Telemonitored patients show no drop in readmissions and ED visits

More research is needed on how to make the best use of the clinical information collected through telemonitoring, experts say.

By Kevin B. O’Reilly — Posted May 1, 2012

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Daily remote monitoring of patients with chronic conditions appears to be ineffective in reducing rehospitalizations and emergency department visits, according to the most recent randomized controlled trial of the technology.

Researchers compared two groups of Mayo Clinic patients 60 and older with conditions such as heart disease, diabetes and chronic obstructive pulmonary disease who were at high risk of rehospitalization. One group of 102 patients received telemonitoring that had real-time videoconferencing capability and could measure patients’ weight, blood glucose and blood pressure for nurse and physician review, while a group of 103 patients received no telehealth services.

Forty-four percent of the usual-care patients were rehospitalized within the following year, while 52% of the telemonitoring patients were admitted to the hospital. Meanwhile, 28% of the usual-care patients visited the ED, compared with 35% of the telemonitored patients. The differences were not statistically significant, meaning the intervention had no effect, according to the study published online April 16 in the Archives of Internal Medicine (link).

“We’re trying to change our care model for sick and older people, and we know this technology’s been out there, and the question is: Will it help?” said Paul Y. Takahashi, MD, MPH, lead author of the study. “We went into it with the thought that this would provide some assistance. & It didn’t help at all.”

The discouraging results come as investments in telemonitoring are growing rapidly at the Veterans Health Administration and elsewhere, given the shortage of physicians in rural areas and rising pressure on hospitals to reduce the rate of readmissions. Hospitals with high readmission rates face up to a 1% cut in Medicare pay starting in October. About 20% of Medicare patients are rehospitalized within 30 days.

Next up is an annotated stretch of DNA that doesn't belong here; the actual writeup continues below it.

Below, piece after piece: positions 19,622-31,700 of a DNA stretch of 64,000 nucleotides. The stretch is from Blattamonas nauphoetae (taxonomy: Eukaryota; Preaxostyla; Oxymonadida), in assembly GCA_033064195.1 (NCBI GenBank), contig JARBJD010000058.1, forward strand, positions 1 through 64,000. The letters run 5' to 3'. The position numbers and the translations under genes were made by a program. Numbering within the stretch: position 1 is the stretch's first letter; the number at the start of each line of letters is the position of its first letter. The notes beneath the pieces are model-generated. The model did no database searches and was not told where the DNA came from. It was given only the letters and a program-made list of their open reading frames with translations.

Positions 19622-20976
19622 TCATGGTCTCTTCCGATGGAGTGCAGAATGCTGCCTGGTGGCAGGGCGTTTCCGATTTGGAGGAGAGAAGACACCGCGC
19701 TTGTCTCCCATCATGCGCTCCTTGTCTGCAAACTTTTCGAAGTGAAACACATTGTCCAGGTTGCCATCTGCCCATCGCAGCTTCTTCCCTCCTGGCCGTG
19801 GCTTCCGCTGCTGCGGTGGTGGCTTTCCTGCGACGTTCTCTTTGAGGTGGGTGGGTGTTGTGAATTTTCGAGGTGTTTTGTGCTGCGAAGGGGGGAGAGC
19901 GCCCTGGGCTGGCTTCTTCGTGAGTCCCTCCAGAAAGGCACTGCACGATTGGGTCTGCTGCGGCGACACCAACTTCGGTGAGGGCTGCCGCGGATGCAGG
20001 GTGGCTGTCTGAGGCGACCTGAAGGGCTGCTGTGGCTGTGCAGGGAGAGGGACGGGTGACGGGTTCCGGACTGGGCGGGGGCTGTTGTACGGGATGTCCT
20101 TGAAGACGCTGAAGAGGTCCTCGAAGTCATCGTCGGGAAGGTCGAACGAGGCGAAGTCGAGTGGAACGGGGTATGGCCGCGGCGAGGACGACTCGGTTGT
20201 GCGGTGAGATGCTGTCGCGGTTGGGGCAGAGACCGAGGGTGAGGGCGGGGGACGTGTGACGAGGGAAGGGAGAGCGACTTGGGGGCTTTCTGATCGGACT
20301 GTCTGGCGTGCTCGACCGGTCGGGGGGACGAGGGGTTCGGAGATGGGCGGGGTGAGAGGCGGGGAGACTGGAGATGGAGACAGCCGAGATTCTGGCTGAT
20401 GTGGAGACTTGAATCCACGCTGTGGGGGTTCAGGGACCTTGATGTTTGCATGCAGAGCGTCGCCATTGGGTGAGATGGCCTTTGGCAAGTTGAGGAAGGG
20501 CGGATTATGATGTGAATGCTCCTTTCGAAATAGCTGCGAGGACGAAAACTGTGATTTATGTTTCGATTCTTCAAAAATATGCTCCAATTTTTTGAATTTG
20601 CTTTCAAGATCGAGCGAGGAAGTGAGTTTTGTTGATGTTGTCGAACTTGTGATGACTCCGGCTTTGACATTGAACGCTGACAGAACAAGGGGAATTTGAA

Previous study results on telemonitoring have been mixed. An Aug. 4, 2010, systematic review of 25 studies of telemonitoring and phone-based interventions conducted by The Cochrane Collaboration found that they reduced mortality, heart failure readmissions and costs while improving quality of life. But a study in the Dec. 9, 2010, New England Journal of Medicine that reported results of a randomized controlled trial of telemonitoring among 1,653 heart failure patients found no difference in rehospitalizations or mortality (link).

The lead author of the NEJM study, Sarwat I. Chaudhry, MD, said health care organizations should heed the latest findings on telemonitoring.

“This is yet another study that’s really demonstrating the need to take pause when adopting these costly and time-burdensome interventions,” said Dr. Chaudhry, assistant professor of medicine at Yale University School of Medicine.

Back to drawing board?

A key factor in making telemonitoring work is deciding how best to use all the information that flows in from the patients being monitored, experts said. It may be that the triggers for actions such as adjusting medications, scheduling physician appointments and sending patients to the ED need to be refined. Dr. Chaudhry said the apparent ineffectiveness of telemonitoring should prompt a change in patient-care strategy.

“We should be rethinking our approach to these complex, older patients,” she said. “The targets we have for blood pressure, cholesterol or blood sugar, when you go to an 80-year-old patient with five of these conditions, we need to think about different kinds of endpoints. That may be the underlying reason why this telemonitoring system didn’t work — it’s just a more intensive approach to traditional medical care. We may need a fundamentally different kind of care for these patients.”

Despite the negative findings, many physicians are hopeful that telemonitoring interventions can be redesigned to achieve better outcomes for patients.

“I don’t think we write it off,” said Peter Cram, MD, associate professor of medicine at the University of Iowa Carver College of Medicine, who co-wrote an invited commentary in Archives responding to the telemonitoring study (link). “We go back to the drawing board and think some more about how to do this.”

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